Wednesday, 17 November 2004 - 8:10 AM

Honey bees and bumble bees: New alliances with old friends

Peter Kevan,, University of Guelph, Applied Ecology and Anthecology Laboratory, Edmund C. Bovey Building, Guelph, ON, Canada

Honey bees and bumble bees are now integral to agricultural productivity. Honey bees are the most important pollinators in most agricultural settings, and bumblebees are now indispensible specialty pollinators of greenhouse crops. Apart from their roles in crop pollination, they join the ranks of biological control agents and ecosystemic approaches to environmentally friendly crop protection. Starting with the so-called "B52" project, excellent control (as good as with recommended applications of captan) of grey mold (Botrytis cinerea)was acheived by vectoring the fungal antagonistic fungus Clonostachys rosea) on the bodies of bees tracking through a hive dispenser, becoming dusted with biocontrol formulation, and foraging at the flowers of strawberries and raspberries. Other researchers in Canada and USA have applied the principle to delivery of biocontrol agents against pathogens on canola and alfalfa. Following that lead, other rsearchers have delivered entomopathogenic organisms against pests on canola, sunflower in the field. Recent research has shown potential and safety for the technology against greenhouse pests (thrips and Lygus) on greenhouse sweet-peppers pollinated by bumblebees. The multi-kingdom interactions have multi-beneficial effects: pollination, crop protection, and reduced pesticide usage.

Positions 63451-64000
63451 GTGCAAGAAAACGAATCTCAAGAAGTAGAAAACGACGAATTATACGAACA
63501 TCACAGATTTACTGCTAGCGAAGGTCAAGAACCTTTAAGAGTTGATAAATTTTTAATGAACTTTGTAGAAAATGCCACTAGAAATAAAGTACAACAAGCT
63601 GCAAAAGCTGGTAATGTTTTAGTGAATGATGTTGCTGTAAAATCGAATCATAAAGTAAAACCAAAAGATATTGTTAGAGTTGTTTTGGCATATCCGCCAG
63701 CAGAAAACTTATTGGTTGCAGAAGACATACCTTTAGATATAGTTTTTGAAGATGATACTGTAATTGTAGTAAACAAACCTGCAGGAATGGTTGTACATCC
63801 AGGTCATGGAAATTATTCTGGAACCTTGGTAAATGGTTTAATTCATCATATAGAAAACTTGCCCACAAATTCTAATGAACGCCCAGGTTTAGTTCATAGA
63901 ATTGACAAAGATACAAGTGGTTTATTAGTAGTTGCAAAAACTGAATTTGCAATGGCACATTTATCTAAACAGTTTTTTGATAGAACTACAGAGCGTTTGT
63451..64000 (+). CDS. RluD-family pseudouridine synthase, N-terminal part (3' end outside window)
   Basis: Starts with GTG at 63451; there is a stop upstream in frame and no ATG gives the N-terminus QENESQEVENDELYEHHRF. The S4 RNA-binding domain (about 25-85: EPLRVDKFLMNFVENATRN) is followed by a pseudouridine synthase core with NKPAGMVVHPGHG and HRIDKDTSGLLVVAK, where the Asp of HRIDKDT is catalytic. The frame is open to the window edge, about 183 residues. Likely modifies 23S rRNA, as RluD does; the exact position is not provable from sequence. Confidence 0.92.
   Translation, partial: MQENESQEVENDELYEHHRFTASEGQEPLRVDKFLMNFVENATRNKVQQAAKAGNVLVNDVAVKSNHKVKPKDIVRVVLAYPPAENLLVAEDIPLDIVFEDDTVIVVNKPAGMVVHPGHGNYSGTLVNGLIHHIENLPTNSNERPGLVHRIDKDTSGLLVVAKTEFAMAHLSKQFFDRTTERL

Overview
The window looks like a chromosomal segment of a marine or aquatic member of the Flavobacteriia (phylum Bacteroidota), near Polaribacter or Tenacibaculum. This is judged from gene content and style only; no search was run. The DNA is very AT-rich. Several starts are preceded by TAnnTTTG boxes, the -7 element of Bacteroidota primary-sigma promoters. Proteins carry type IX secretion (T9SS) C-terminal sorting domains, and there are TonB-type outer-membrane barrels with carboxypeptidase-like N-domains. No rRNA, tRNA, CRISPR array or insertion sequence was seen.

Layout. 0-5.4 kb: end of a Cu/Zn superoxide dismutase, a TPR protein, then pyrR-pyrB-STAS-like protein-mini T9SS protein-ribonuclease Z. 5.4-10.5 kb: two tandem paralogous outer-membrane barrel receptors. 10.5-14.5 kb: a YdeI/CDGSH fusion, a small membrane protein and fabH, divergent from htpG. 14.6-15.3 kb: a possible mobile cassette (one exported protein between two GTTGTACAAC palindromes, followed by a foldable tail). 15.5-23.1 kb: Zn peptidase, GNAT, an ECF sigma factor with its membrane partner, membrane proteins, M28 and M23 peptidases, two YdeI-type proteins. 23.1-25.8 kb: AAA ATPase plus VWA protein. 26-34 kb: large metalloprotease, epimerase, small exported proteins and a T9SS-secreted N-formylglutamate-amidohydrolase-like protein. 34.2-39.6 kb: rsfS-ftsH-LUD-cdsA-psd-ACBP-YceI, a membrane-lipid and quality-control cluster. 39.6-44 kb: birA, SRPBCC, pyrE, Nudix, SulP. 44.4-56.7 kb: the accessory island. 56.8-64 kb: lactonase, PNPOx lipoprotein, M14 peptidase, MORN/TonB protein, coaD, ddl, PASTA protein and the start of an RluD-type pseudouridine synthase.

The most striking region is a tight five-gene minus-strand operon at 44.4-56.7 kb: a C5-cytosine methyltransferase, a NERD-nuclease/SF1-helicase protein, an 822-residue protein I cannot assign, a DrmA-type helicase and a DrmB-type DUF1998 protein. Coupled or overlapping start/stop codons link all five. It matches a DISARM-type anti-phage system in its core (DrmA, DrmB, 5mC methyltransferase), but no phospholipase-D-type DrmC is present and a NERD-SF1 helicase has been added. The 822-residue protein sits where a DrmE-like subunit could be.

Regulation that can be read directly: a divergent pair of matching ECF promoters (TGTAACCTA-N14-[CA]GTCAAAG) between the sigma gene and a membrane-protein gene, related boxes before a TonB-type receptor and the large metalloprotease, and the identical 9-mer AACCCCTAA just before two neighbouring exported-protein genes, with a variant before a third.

Species 1: Hymenoptera Apidae Apis mellifera (honey bee)
Species 2: Hymenoptera Apidae Bombus (bumble bees)
Keywords: pollinators

[ Recorded presentation ] Recorded presentation

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